Faster and more accurate diagnostic tests for MRSA, such as PCR, have the potential to reduce antibiotic exposure and improve patient outcomes. The time delay of bacterial cultures and the lack of specificity of DRP risk factors is a major limitation to the treatment of pneumonia, particularly in ICUs where the rapid delivery of appropriate antibiotics could be life saving. PCR has the potential to change the paradigm of empiric antibiotics by increasing diagnostic certainty and reducing the time to diagnosis or exclusion of a resistant pathogen. However, molecular diagnostic tests have not yet been validated for routine clinical practice.
The goal of this trial is to compare conduct a clinical trial to compare a PCR guided approach to MRSA therapy to usual care to determine if 1) an antibiotic strategy that utilizes rapid automated PCR reduces antibiotic-days in ICU subject with suspected pneumonia, 2) To compare the safety of an antibiotic strategy that relies on rapid automated PCR to usual care, and 3) To compare costs of the rapid automated PCR based strategy to routine microbiologic cultures.
|Study Type :||Interventional (Clinical Trial)|
|Actual Enrollment :||45 participants|
|Intervention Model:||Parallel Assignment|
|Masking:||None (Open Label)|
|Official Title:||A Randomized Clinical Trial to Compare Early Pneumonia Diagnosis Using Polymerase Chain Reaction to Usual Care in Critically Ill Adults|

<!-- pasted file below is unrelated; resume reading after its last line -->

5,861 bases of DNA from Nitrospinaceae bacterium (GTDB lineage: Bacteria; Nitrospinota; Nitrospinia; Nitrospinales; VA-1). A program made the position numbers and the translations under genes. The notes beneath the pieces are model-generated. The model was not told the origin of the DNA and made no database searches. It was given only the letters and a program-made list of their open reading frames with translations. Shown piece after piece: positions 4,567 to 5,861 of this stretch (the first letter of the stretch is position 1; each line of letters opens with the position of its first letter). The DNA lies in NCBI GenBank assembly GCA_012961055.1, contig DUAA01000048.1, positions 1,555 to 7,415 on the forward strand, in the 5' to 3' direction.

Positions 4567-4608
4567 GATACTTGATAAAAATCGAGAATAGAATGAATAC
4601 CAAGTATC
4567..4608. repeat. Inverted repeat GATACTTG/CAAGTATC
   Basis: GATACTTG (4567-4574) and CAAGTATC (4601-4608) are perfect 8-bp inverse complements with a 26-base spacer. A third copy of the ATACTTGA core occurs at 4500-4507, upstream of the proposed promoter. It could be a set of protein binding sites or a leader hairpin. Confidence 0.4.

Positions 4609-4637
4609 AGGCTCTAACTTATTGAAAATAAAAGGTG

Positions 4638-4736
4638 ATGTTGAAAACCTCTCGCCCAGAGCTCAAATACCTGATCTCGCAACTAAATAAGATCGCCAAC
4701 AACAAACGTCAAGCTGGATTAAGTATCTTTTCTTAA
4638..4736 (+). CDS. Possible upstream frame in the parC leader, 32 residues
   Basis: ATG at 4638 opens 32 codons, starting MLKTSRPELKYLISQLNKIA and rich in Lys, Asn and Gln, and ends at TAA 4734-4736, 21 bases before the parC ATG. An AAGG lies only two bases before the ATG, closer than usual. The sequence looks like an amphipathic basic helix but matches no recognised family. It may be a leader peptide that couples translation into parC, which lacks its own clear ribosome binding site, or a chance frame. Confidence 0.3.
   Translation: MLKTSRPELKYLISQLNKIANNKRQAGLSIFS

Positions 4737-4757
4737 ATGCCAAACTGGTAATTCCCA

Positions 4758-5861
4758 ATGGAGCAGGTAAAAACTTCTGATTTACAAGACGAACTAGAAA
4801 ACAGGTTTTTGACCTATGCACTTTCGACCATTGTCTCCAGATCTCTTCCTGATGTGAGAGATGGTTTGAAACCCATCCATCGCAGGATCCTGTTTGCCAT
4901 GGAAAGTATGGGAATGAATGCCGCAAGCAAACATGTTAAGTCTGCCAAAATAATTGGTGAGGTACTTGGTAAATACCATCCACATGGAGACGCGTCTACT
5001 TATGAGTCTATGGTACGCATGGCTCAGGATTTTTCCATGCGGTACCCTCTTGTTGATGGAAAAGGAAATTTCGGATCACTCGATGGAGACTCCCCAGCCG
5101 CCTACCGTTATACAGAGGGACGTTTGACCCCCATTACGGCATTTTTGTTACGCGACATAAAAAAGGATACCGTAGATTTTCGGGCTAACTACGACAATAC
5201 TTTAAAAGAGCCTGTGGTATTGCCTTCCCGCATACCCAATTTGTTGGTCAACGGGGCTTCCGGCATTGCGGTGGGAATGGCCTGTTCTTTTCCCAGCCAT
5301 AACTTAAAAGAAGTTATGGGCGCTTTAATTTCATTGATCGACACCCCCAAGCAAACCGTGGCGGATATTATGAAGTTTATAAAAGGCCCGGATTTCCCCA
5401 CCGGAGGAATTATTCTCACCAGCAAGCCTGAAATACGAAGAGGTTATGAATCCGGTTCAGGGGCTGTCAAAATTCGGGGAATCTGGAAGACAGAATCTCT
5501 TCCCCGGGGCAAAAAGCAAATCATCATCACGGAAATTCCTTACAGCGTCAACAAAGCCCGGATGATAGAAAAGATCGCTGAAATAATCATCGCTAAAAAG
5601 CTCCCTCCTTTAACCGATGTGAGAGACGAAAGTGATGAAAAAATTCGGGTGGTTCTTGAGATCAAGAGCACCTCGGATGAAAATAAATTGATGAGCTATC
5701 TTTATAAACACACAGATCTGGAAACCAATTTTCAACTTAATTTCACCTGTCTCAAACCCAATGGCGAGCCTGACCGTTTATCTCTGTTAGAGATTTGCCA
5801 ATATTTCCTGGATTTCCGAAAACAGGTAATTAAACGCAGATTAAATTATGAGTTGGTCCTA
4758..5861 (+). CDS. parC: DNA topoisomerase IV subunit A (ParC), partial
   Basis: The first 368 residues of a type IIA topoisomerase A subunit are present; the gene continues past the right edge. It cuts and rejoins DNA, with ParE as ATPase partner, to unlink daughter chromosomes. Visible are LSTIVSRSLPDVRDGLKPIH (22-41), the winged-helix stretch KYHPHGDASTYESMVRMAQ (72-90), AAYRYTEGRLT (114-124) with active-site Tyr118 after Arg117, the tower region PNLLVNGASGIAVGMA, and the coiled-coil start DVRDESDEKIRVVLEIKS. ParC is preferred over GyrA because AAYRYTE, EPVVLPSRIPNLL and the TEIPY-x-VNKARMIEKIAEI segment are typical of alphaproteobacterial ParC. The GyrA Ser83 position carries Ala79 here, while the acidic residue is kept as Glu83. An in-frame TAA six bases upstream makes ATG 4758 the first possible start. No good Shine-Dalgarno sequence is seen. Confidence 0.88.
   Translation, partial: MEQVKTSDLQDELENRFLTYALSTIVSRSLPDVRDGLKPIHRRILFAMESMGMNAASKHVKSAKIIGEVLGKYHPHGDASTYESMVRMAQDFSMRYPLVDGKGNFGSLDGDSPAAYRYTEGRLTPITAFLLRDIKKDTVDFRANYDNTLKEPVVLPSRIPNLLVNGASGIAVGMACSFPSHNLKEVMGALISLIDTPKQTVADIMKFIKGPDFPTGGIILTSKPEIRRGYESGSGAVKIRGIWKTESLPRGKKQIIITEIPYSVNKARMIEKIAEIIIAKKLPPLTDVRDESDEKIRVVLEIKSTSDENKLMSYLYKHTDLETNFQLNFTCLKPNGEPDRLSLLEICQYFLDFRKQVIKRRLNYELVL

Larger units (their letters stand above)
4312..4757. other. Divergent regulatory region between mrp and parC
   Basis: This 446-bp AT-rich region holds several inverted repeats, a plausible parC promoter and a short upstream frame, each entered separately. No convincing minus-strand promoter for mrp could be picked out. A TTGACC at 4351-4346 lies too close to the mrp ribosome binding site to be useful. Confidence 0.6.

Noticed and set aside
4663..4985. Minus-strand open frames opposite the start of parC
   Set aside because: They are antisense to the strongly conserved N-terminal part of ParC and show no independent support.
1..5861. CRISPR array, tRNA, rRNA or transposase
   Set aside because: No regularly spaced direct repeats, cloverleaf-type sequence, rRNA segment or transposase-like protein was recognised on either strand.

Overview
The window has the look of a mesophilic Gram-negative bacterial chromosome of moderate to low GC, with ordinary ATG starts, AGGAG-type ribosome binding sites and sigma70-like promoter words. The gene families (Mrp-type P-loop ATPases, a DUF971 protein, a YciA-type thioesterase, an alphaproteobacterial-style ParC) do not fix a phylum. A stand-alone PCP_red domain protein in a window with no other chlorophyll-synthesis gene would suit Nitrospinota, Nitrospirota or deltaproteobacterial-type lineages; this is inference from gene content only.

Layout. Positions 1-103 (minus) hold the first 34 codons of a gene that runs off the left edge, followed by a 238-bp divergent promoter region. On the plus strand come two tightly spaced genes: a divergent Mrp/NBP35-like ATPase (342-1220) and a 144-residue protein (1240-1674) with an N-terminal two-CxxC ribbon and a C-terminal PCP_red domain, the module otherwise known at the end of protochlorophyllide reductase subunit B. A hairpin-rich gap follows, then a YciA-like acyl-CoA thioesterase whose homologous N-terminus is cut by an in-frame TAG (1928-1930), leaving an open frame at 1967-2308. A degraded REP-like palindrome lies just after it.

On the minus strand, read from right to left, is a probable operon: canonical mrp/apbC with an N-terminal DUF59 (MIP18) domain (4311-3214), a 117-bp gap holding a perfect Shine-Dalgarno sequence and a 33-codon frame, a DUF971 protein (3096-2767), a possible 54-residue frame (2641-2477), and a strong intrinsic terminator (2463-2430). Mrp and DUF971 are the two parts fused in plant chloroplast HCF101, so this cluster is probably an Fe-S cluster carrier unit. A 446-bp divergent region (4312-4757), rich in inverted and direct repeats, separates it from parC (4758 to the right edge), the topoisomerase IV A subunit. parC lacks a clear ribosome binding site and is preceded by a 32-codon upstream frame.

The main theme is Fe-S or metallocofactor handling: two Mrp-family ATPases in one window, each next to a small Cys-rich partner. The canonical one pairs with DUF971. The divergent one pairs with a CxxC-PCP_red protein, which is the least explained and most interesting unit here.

|Study Start Date :||January 2016|
|Actual Primary Completion Date :||February 28, 2017|
|Estimated Study Completion Date :||December 31, 2018|
No Intervention: Usual care
In the usual care arm, antibiotic therapy against methicillin resistant Staphylococcus aureus (MRSA) will be given at the discretion of the care team. If bacterial cultures are negative for MRSA at 72 hours, the treating physician will be prompted to discontinue MRSA therapy.
Experimental: Polymerase Chain Reaction
In subjects randomized to the polymerase chain reaction (PCR) arm, antibiotic therapy against methicillin resistant Staphylococcus aureus (MRSA) will be determined by the results of the PCR test. In subjects who are clinically stable, results from the PCR must be available prior to the administration of MRSA therapy. Subjects with a positive MRSA PCR will be administered MRSA therapy. In subjects with a negative MRSA PCR, MRSA therapy will be withheld. In subjects randomized to the automated PCR arm who are clinically unstable, empiric MRSA therapy will be allowed until the PCR is completed. In these cases of unstable subjects, empiric MRSA therapy will be discontinued if the PCR is negative.